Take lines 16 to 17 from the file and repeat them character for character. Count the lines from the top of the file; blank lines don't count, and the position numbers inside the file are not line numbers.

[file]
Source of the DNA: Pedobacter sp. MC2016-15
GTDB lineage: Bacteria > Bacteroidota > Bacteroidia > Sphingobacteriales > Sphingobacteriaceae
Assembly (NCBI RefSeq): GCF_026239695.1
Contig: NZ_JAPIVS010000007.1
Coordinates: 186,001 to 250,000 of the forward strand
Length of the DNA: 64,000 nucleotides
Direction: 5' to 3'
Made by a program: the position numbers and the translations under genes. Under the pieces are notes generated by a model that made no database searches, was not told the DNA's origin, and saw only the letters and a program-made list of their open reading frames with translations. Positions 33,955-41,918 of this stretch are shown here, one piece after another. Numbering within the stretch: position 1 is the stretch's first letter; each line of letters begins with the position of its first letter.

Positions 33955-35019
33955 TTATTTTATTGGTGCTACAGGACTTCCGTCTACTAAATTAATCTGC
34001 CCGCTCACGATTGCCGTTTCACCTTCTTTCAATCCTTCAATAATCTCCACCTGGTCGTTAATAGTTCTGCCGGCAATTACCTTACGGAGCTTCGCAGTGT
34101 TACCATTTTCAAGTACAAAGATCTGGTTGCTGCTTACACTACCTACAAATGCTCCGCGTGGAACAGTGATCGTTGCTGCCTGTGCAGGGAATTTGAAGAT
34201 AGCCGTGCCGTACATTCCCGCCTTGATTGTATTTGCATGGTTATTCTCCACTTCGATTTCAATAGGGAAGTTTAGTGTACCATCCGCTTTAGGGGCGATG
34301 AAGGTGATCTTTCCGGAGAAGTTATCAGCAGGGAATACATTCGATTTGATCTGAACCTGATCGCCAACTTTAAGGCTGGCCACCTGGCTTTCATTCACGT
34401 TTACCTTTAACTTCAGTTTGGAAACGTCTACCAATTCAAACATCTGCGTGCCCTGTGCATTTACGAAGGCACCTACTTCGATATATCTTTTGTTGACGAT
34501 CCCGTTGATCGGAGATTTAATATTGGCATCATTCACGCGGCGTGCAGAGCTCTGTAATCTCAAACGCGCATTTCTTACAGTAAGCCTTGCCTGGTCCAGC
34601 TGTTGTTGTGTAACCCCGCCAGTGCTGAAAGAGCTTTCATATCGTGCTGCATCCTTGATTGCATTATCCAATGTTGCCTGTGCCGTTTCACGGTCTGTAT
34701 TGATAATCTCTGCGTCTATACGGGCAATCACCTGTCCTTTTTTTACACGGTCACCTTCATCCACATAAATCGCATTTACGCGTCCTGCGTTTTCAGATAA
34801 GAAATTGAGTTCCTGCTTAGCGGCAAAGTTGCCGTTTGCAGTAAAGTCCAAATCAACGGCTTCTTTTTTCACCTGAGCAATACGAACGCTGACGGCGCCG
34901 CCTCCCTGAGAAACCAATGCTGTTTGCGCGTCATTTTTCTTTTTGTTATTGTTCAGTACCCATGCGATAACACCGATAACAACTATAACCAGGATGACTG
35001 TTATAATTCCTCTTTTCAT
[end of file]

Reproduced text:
34501 CCCGTTGATCGGAGATTTAATATTGGCATCATTCACGCGGCGTGCAGAGCTCTGTAATCTCAAACGCGCATTTCTTACAGTAAGCCTTGCCTGGTCCAGC
34601 TGTTGTTGTGTAACCCCGCCAGTGCTGAAAGAGCTTTCATATCGTGCTGCATCCTTGATTGCATTATCCAATGTTGCCTGTGCCGTTTCACGGTCTGTAT